Chocolatier Chloe Oswald was furloughed from her dream job at Gleneagles, but she is not one to sit back on her laurels.
She decided in November with the blessing of her boss Phil Skinazi, the Executive Pastry Chef at the hotel to set up her own business - Chocolatia as a sideline.
Initially she thought that they would be back at work full time in February and that she could enjoy the bumper chocolate selling periods of Christmas and Valentines and in her words, "hit the ground running."
But as potential reopening dates have slipped she is now delighted to be able to fit in both Mother's day and Easter orders as well, which she said, "has been great for me."
Her primary objective was to get the word out about her chocolates and keeping up her fine tuned making skills.
"Plus, building up my customer base and then see where it goes from there," she said.
She initially joined the team at Gleneagles, before moving to work at Restaurant Andrew Fairlie, but when Phil Skinazi tasted her petit fours he offered her a once in a lifetime dream job as the only chocolatier at Gleneagles.
As the ultimate luxury department, she has creative freedom along with others to make showcase chocolate pieces, which have included a huge chocolate eagle for the Solheim Cup and a child sized Pashley bicycle.
Chloe said, "so not something you do in any other job really. My job is entirely to say, look what we can do. How special can we make this."
When the staff were furloughed in March Chloe explained that it was a shock for everyone but it allowed her some the time to reflect and take stock.
She explained that it is the first time she has ever really stopped working.
"Then we went back to work for those really strange months, where everything wasn't quite back to normal," she said.
She talked to her boss, and he said the reality was that they probably wouldn't be doing chocolate in quite the same way for a while.
He said, 'If you are not happy, we need to work on something that is going to work for you.'
She had just reached the finals of UK and Ireland Junior Chocolate Masters Competition but due to Coronavirus the event has been postponed several times.
Chloe said: "it is a high stress competition, the industry equivalent to The Bake Off."
They were given a theme for the competition which ironically was 'The Changing World'
Chloe had submitted a showcase design, based on a concrete wall and nature rewilding, and was set to create; 24 chocolates of one type and a plant based plated dessert.
She was working on her final designs for the competition when she got furloughed again.
She said, "It just felt like I was standing still. I really wanted to do something for myself to push myself to learn and grow. I just felt so stagnant, but obviously I am so lucky to have a job."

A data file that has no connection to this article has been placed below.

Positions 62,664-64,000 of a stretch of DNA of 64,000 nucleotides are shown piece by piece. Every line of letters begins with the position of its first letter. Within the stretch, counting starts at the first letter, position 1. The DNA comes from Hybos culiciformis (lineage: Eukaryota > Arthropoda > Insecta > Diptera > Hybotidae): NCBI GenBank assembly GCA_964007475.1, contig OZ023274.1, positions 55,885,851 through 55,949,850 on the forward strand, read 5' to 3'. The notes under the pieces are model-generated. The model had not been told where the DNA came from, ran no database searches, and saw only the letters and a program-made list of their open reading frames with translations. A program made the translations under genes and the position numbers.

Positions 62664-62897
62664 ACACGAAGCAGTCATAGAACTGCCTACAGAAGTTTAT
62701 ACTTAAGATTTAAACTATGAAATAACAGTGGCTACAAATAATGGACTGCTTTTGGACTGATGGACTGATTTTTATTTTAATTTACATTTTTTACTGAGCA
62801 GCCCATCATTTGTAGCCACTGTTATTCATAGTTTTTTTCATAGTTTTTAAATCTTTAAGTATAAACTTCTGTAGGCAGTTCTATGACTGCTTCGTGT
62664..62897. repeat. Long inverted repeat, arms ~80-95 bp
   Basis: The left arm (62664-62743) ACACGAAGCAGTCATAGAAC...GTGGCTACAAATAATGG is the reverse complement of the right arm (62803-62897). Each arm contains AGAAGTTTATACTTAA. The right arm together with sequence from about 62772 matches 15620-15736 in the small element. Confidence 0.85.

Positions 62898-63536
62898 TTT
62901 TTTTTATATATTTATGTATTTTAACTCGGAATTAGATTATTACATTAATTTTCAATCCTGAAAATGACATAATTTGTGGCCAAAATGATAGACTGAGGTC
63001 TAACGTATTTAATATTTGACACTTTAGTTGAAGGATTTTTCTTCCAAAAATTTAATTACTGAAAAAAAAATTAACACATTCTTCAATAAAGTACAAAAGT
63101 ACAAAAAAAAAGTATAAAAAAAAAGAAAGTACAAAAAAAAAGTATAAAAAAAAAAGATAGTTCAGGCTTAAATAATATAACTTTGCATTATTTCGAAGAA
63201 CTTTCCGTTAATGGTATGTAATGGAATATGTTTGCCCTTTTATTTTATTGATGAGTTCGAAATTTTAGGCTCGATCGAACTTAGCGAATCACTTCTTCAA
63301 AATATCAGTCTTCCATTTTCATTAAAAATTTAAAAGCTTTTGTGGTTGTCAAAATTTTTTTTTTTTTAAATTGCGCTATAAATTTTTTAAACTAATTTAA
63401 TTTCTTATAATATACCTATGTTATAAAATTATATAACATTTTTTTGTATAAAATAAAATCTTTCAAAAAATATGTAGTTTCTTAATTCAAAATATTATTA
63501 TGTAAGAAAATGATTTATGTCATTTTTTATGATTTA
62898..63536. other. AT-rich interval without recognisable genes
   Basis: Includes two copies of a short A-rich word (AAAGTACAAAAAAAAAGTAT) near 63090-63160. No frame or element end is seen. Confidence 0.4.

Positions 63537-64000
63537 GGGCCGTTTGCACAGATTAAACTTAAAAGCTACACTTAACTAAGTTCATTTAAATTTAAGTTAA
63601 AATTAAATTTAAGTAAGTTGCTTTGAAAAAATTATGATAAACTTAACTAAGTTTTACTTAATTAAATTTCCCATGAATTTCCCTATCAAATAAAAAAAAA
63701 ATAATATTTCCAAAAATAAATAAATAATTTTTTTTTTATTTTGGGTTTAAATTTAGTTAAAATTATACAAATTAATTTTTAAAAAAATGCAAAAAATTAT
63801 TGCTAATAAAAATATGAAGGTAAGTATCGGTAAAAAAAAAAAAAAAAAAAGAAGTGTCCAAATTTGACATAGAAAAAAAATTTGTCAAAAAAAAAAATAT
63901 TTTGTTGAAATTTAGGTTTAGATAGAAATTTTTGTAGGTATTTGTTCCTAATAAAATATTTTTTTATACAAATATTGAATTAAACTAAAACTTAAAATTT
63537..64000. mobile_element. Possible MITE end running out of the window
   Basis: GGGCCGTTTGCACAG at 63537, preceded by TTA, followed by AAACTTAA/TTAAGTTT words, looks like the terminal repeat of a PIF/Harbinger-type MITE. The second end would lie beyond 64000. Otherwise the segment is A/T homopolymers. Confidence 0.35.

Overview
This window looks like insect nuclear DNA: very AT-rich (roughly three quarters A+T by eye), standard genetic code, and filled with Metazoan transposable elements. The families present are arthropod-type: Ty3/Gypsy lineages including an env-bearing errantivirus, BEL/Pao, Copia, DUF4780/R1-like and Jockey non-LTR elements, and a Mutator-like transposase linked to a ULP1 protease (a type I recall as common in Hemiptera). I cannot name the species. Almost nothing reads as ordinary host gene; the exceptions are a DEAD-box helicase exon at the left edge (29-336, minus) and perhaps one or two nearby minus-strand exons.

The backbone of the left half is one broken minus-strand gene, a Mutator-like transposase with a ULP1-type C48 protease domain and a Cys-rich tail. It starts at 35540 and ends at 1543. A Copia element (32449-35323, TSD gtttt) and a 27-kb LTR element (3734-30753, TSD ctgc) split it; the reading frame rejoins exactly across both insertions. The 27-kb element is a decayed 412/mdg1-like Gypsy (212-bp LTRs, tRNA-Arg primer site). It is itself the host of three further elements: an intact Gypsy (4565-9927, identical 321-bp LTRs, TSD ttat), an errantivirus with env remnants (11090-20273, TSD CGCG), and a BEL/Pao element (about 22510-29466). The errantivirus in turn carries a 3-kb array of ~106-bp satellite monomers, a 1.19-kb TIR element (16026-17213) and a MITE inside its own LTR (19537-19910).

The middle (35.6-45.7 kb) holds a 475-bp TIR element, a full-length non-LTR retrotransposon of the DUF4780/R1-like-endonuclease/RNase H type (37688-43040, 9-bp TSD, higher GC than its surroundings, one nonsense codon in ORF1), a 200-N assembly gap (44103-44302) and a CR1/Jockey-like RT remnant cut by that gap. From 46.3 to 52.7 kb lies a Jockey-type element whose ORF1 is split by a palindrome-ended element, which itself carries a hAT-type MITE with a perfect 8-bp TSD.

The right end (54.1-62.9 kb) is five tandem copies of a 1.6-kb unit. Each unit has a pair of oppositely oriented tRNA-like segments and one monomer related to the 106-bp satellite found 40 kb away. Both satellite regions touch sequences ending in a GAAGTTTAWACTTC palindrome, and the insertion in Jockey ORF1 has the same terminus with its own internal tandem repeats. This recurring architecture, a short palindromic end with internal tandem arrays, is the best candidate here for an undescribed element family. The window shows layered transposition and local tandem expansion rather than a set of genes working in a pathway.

Her boss is one hundred percent behind her furlough project, but she took a couple of weeks to make her decision to start.
The reason was, "If I'm going to make chocolates at home, I want to do it right. I don't want to make chocolates purely to make money I want to make chocolates to see what I can do," she said.
She made the decision to use the same chocolate as they use at Gleneagles, from Valrhona UK from Clarks Speciality Food.
Chloe said, "because it is amazing quality. I know where it comes from and I know that the cocoa farmers are treated well and I know and understand how it works."
She then create her company brand, website and worked out her costings, she said, "now I have something to go back to work with, and I can pick up my own business again whenever I want to.
"Just now I am only going to do what I can manage to cope with."
To date the venture has been a great success and she is hoping she can keep it going when she returns to work, but the ultimate aim will be to solely do her own chocolates eventually.
She said, " however that completely depends on, what happens and where the world is, and as we saw last year: just how much that can change.
"I am starting my business small because the quality of the product is the most important thing to me."
She has loved every second of creating her side hustle, which she admits, "has been a salvation, more than anything."
Chloe said, "because it is just me doing it by myself and there is no big team, I really have the freedom to release whatever flavours I want.
"Everything is hand painted and decorated, it is a crazy amount of work but it is getting easier the more that I do it. I am learning what works for production and what doesn't."